Practically an entire wall opens up to a large, covered deck that projects out from the tasting room, seamlessly extending the space. Considering the amount of rain the Willamette Valley receives each year, the new winery design ensures that comfortable outdoor spaces are accessible, regardless of the weather. Sitting on the casual teak benches and chairs out on the deck will surely be a favorite new pastime for many Willamette Valley residents.
Down the stairs, directly below the deck is more covered outdoor space with a TV (perfect for those who don’t want to miss the football game), a large pizza oven, metal chairs that look to be made from the wire hoops of former wine barrels and a fire pit to keep the chill away.
Those who like to play can enjoy a game of cornhole and immature landscaping will fill in with time, bound to create a lush, meandering oasis, perfect to stroll through while sipping Brooks wines. Not only does the winery offer several different wine flight options, but also beer on tap from a local brewery (with a second tap coming soon) along with fresh coffee.
So pick up some picnic fixings, pull your car onto the Wheatland ferry as a fun way to traverse the Willamette River and head up the hill to the new Brooks Winery. Once you’re there, peek through the cellar window and give a wave to winemaker Chris. After Heather has poured you some wine, please don’t forget to raise your glass in honor of the dream of Jimi Brooks and the legacy that continues with the hard work of his sister Janie, son Pascal and the rest of the Brooks team.
Here is a sampling of the current releases being offered in the Brooks Winery tasting room:
2012 Brooks Yamhill Vineyard Riesling This Riesling is from the Yamhill-Carlton sub AVA of the Willamette Valley and has abundant summer fruit aromas of white peaches, apricots and blooming honeysuckle coupled with a hint of petrol. The flavors range from sweet apricots and honey to lemon zest and mineral notes reminiscent of fresh rain.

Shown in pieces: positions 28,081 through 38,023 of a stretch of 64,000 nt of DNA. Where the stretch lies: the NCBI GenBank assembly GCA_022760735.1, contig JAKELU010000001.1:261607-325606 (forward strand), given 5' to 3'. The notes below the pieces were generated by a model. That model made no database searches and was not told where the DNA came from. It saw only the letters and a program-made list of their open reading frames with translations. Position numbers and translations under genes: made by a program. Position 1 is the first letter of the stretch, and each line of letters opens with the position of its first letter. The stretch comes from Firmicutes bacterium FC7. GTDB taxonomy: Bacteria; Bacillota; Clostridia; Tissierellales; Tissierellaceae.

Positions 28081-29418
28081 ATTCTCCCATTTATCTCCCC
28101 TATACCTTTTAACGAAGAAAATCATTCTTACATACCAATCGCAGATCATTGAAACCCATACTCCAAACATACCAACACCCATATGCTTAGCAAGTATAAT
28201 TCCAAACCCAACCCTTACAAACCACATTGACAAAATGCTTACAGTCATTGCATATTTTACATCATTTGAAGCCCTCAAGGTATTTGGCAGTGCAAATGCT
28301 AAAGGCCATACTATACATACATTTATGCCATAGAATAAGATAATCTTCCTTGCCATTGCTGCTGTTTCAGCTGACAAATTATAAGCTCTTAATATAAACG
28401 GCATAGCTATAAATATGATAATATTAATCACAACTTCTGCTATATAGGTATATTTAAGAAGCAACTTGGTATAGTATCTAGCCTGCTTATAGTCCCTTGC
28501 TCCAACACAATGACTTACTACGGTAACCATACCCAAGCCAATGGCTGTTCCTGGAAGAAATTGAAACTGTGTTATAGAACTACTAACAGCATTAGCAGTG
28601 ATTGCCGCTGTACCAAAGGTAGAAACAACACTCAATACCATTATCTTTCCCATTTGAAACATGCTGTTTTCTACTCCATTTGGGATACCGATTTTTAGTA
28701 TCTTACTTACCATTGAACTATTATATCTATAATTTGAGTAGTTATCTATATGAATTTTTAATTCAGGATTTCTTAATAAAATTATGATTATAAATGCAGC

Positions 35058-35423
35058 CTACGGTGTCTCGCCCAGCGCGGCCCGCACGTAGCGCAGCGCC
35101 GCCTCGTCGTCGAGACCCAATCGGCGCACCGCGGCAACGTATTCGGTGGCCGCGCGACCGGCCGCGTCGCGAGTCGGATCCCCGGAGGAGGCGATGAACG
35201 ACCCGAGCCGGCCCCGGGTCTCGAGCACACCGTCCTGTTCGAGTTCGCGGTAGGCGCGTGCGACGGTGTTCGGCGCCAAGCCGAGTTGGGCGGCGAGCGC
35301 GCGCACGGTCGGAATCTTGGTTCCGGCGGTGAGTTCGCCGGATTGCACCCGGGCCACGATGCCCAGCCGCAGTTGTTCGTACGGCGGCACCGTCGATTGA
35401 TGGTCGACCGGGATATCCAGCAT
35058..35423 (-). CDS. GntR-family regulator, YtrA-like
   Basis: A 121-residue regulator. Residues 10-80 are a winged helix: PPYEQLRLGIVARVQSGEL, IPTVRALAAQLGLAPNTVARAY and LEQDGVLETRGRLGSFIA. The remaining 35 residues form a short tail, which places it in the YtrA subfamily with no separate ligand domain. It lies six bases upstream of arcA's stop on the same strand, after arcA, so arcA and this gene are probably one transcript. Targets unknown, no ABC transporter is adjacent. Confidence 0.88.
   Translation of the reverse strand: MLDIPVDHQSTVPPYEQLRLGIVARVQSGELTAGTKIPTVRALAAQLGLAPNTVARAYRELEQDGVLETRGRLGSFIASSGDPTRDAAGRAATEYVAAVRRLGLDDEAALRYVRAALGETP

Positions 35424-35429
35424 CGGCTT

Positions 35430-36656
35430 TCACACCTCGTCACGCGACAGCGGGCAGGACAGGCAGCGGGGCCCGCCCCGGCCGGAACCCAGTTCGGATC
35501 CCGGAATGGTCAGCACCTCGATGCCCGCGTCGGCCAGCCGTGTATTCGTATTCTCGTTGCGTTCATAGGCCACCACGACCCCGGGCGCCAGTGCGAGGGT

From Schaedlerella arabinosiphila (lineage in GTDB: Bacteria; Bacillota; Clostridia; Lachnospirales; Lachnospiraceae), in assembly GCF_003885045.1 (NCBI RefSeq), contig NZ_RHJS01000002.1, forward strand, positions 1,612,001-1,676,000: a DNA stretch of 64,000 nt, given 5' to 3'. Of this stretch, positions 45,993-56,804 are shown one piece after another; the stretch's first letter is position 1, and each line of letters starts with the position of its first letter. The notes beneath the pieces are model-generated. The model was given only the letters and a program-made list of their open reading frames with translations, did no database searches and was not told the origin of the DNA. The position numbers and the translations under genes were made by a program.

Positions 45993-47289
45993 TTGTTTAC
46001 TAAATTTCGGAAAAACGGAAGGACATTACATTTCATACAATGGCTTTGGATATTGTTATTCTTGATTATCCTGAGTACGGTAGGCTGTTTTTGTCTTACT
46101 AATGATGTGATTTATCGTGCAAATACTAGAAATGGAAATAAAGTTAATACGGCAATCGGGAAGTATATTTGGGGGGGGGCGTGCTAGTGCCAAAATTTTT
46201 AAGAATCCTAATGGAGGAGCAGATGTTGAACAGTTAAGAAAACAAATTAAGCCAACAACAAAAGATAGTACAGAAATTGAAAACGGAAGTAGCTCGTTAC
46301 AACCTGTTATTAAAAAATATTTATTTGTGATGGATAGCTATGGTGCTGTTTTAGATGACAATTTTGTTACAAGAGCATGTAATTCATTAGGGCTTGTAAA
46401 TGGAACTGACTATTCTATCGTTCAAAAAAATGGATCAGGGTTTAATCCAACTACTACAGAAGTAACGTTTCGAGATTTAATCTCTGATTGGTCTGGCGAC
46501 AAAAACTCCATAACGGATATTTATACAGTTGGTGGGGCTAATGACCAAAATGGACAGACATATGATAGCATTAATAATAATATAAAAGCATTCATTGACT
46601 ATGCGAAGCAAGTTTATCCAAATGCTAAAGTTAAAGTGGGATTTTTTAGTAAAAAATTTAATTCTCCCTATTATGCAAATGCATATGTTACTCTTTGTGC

2012 Brooks Bois Joli Vineyard Riesling From a single vineyard in the Eola-Amity Hills sub AVA of the Willamette Valley, this Riesling has balanced acidity with plentiful aromas and flavors of grapefruit, honey and a pleasant chalkiness on the finish.
2013 Brooks Pinot noir Rosé This rosé is a lovely salmon pink made from Pinot noir grapes from the Willamette Valley. It is very food-friendly with aromas and flavors of bubblegum, strawberries and flintly mineral notes. It’s slightly sweet in the mouth but finishes dry.
2011 Brooks Janus Pinot noir This Pinot noir is the flagship of Brooks Winery and they consider it the ultimate expression of the varietal. It’s named after Janus, the God who represents balance for new beginnings and endings, the future and the past, and the connecting doorways. Made entirely with fruit sourced from the Willamette Valley fruit, it possesses aromas of black pepper, cherries, tea roses and a distinct earthiness. This Pinot noir is filled with cherries, tart cranberries, black pepper and a kiss of both oak and earth.
Open this bottle an hour or two before you expect to drink it and pour a few ounces into a glass to allow for more air exposure. Give it a taste when you first open it so you can better understand how oxygen can enhance a wine. By pouring a bit out of the bottle, you’ve increased the surface area in which air can come into contact with, thereby increasing the technique of decanting the wine.